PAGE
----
Tagged with , ,

Federal NDP promises 15-year national transit strategy

with 5 comments

The Georgia Straight covers an NDP announcement today

Fin Donnelly, the MP for New Westminster-Coquitlam, told reporters that if New Democrats form the government after the 2015 federal election, they will bring in a national transit strategy…

“What we’re committing to is a 15-to-20-year window of predictable, accountable funding that municipalities, provinces, and First Nations can access, so that they can do the planning they need in their cities, in the provinces, in the territories to make the certainty of moving goods and people in their region,” Donnelly said today (September 8) during the news conference in Vancouver.

Which is certainly an improvement over the present arrangements. But it is not nearly enough.

First of all, what is needed is a permanent commitment. This is not a temporary problem that is going to be solved in a fifteen or twenty year time frame. Given the present imbalance between roads and transit, and the fact that federal funding has only been available for – usually major – capital investments (i.e ribbon cutting opportunities for politicians of the ruling party) a different approach needs to be established that provides certainty not just for now but into the future. And which has to support transit operations as well as expansion.

Secondly the assistance is to be tied to the gas tax, which is a dreadful policy. Predicated taxation ought to be anathema to elected officials. While it may buy political support from the right wing, which distrusts most government spending and wants to hog tie future government as much as possible, representative and responsible government must be able to look at all spending and revenue needs equally and make continual adjustments between them. A consolidated fund is the only way to do that, and is why budget debates and votes ought to be the centre of the democratic process. The federal Conservatives have, of course, been utterly and openly contemptuous of the parliamentary process with their sneaky omnibus bills.

The tax on cigarettes helps fund healthcare, but its revenues are not dedicated solely to the treatment of lung cancer or coronary artery disease. Nor should they be. The tax on alcohol is not regulated to being just enough to generate the revenue to treat alcoholism.

The gas tax is not a good and reliable source of revenue into the future.  As driving miles fell and engine efficiencies improved in recent years, so gas tax revenues fell at the same time as the need for transit spending increased.

Transit ought not to be regarded as a free standing object. It has to be considered as part of a wider strategy to deal with growing urbanism and its impact on the environment in general. It has to be part of making the places we live happier, healthier and more efficient. Reducing the need for vehicular movement has to be part of this process. There is no point at all in funding only those rapid transit projects that promote ever more urban sprawl, which was well under way long before the first automobiles appeared on the scene.

(Added as an afterword – Jeff Speck tweeted “Why good transit isn’t enough” citing Arlington VA, a suburb of Washington BC which has good transit but is a sad and soulless place. The author of that piece could be writing about much of the urbanized Lower Mainland outside of Vancouver. )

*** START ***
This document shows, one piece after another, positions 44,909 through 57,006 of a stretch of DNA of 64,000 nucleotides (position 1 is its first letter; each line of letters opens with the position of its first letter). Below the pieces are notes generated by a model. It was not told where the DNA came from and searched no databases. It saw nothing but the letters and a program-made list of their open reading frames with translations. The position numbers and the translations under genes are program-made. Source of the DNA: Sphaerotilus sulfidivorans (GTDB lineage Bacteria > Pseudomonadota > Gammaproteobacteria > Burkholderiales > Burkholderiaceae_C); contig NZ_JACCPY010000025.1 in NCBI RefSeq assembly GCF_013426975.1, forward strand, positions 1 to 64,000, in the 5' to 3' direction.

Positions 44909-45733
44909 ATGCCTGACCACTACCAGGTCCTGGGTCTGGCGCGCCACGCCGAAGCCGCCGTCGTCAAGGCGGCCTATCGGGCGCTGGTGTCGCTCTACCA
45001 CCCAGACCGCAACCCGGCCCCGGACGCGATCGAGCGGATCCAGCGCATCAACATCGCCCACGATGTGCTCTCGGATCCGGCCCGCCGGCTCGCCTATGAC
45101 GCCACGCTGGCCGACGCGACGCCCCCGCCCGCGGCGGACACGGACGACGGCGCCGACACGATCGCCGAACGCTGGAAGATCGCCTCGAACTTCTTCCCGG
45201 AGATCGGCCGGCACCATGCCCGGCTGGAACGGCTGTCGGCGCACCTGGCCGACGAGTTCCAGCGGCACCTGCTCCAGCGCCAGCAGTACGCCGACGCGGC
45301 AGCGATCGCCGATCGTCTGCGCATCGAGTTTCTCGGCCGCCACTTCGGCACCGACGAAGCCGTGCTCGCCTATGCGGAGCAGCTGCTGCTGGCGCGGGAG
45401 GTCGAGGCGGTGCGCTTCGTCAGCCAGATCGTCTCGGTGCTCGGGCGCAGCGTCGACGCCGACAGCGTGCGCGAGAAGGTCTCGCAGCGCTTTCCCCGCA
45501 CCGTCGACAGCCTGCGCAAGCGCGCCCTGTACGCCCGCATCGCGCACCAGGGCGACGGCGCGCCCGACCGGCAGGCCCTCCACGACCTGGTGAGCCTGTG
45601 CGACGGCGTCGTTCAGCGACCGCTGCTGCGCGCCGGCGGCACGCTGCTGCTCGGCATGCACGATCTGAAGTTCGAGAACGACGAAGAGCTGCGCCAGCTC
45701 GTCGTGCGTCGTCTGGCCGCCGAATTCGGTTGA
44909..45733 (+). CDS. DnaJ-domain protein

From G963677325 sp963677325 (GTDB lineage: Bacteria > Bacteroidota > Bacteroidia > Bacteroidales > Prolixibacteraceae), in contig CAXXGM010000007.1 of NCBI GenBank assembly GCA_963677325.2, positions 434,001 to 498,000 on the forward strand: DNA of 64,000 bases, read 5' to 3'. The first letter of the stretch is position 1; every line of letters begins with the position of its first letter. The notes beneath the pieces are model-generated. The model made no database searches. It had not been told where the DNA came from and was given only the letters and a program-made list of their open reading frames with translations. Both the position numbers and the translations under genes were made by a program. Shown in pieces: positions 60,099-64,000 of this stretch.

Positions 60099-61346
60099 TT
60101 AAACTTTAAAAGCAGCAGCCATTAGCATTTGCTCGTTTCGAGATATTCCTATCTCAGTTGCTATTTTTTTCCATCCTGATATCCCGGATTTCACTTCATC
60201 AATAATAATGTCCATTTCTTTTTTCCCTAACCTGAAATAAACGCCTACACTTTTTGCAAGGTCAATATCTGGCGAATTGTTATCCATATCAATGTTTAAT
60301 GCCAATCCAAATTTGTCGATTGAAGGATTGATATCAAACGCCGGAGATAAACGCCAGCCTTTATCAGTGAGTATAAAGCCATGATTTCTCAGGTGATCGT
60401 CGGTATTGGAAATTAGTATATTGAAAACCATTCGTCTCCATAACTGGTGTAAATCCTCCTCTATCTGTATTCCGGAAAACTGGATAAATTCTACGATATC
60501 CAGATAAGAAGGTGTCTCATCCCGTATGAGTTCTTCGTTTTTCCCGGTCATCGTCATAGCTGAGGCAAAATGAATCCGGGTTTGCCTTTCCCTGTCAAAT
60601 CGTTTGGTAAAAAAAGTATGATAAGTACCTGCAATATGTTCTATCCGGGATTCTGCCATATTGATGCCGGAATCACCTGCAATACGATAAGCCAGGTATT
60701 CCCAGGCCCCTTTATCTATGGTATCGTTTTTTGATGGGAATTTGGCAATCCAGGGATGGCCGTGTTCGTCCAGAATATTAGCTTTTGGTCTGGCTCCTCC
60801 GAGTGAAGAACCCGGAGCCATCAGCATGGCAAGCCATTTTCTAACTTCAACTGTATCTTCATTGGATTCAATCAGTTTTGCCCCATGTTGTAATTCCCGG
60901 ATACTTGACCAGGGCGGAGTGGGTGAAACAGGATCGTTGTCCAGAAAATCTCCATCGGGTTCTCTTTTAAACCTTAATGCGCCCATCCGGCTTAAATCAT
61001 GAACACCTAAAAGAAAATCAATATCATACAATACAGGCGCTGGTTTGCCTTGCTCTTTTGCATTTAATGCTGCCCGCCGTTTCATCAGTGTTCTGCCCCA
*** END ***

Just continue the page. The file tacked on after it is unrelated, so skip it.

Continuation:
It is not going to be just about “getting people out of their cars” either. If those cars are much better utilized, carry more people, require less parking space, produce much less or no pollution – all of which can be achieved by technologies now appearing in the marketplace – then we have to recognize that in suburban areas (which will continue to have their current form long into the future) where conventional transit has so much difficulty penetrating, cars are going to be part of the solution. They will probably be electric, self driving and shared. And they will be just as important as bike share programs and improved pedestrian accessibility and greater decentralisation of service provision of both public and private services. One way to reduce the need for HandyDART is to decentralise healthcare services. Some people will need door to door service, others will be happy with better services that they can reach by walking or cycling. Most will be even happier if there is a shorter journey involved. Location of workplaces and post secondary education both need to be revised significantly. If the university is not at the top of a mountain or the end of a peninsula – or includes affordable on campus student accommodation –  then much of the recent increase in transit demand stimulated by UPass would evaporate.

This a good announcement from the perspective of a party getting ready to fight a federal election next year. It is not nearly Good Enough as a formal policy statement tackling some of our most pressing problems and needs. But it is better than anything we are likely to hear from the Conservatives.

Written by Stephen Rees

September 8, 2014 at 1:05 pm

Adrian Dix Leaving Good News for Greens

with 4 comments

I must admit I was a bit surprised by the announcement yesterday that he was stepping down – as soon as they can find a new leader. I expected him to soldier on, especially since his caucus had been so quiet.  He is speaking at UBCM as I am writing this and the coincidence of a couple of tweets  inspired this post

Screen Shot 2013-09-19 at 9.10.05 AM Screen Shot 2013-09-19 at 9.09.35 AM

The link on the image won’t work so here it is in working condition Insight West Poll on Fracking